COUNCIL MEETING: The June Ordinary Meeting of Council was held on 24 June. Items considered included two internal governance reviews to give Council assurance that the organisation’s risk management, internal controls and legislative compliance requirements are effective and appropriate. Council also considered expressions of interest for an external member on the Audit and Governance Committee and resolved to appoint Mr Phillip Anastasakis to the role.
 Mr Anastasakis brings almost 25 years of senior local government experience to this role and his participation will enhance and strengthen the Audit and Governance Committee. We thank Mr Anastasakis for his pro-bono contribution to the Shire and to the sector.

Council, in its capacity as the Trustee of the Land Trusts, considered several outstanding debts. While Council would prefer not to take a hard stance on the pursuit of outstanding debts, it is essential that all ratepayers and tenants are treated equally and that everyone pays their way. As always, we will be very willing to enter into payment agreements with any debtor in financial difficulty.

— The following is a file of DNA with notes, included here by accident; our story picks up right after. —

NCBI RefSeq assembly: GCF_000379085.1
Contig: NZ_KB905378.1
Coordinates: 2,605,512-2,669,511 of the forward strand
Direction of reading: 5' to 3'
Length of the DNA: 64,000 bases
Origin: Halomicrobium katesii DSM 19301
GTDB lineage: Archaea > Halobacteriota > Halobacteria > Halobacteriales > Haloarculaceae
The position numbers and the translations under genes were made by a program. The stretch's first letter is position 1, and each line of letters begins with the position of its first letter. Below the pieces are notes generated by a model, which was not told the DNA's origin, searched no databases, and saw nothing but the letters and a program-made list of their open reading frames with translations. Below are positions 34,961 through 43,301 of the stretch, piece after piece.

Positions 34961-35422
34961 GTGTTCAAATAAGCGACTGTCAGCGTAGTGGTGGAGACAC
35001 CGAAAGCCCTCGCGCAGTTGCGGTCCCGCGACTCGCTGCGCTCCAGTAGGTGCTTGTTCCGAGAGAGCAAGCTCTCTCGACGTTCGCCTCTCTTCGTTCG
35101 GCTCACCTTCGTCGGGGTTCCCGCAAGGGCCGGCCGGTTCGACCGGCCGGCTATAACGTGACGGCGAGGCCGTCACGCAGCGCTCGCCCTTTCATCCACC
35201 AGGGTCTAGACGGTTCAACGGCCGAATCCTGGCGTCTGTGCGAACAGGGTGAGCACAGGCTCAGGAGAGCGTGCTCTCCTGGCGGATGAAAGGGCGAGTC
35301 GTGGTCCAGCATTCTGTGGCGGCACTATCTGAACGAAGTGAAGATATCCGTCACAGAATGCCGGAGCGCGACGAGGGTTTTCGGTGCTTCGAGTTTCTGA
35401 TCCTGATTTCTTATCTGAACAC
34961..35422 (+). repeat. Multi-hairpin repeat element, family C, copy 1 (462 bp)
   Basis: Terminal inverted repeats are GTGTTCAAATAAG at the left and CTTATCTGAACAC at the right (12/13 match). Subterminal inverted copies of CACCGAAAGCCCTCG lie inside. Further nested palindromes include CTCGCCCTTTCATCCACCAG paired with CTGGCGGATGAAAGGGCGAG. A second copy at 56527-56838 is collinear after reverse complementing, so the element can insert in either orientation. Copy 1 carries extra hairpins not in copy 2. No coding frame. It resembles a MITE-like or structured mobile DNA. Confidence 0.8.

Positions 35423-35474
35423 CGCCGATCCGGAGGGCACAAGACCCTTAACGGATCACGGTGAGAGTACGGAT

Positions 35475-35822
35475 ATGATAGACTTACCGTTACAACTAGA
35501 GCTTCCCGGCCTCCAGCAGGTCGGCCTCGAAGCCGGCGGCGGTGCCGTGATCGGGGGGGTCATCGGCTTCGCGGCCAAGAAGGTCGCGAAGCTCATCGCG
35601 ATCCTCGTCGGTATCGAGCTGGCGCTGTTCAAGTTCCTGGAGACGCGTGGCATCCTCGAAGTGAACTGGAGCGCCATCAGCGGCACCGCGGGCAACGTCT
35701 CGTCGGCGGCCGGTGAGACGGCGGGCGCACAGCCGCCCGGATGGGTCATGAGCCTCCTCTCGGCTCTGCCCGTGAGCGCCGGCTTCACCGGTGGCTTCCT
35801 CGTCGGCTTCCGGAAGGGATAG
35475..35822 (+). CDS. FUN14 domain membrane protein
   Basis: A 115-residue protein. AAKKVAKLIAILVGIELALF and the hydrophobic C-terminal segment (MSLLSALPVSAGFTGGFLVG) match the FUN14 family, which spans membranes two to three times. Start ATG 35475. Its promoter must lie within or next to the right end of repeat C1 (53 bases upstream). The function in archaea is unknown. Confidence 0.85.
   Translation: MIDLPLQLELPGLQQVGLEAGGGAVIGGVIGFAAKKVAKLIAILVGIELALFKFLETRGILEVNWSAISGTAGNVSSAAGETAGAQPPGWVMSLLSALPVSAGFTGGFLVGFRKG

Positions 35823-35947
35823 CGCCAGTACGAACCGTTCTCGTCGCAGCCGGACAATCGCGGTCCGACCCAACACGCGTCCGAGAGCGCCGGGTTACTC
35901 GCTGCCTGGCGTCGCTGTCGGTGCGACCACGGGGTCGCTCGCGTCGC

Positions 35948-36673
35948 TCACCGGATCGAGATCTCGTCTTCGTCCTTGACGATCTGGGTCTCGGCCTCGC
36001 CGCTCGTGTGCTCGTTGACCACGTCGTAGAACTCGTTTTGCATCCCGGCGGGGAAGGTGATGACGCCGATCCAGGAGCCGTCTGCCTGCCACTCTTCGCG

Council also adopted an e-Meetings Policy to provide structure around the legislation that allows Council to hold meetings via tele or video conferencing under certain circumstances. As this policy also affects residents ability to attend Council meetings, make presentations and deputations, it is worth noting as a matter of public interest.

A reminder that Council meetings are open to the public and we would welcome members of the community to come along to see the Council decision-making process at work. The agenda also includes an allocation of time for public questions. Council agendas are on the Shire website three days prior to the Council meeting and the minutes are available within two weeks after the meeting. Anyone wishing to know more about any items on the agenda or in the minutes is welcome to contact me.

PONDOK CLEAN-UP: We were delighted to partner with Nek Nazeef, Nek Sue and Nek Sofiya in cleaning up their Pondoks on Horsborough, Pulu Maria, and Pulu Cepelok. The Shire is providing the boat to transport waste materials from the islands to the waste transfer station while Pondok owners did the clean-up on site and took materials to the boat. We are seeking to continue this Pondok clean-up in the new budget with 10 more sites catered for in our draft budget for Council consideration. Anyone wishing to know more about this program or to seek a partnership to clean up a pondok is invited to contact the Governance Coordinator, Ibrahim Macrae at the Shire.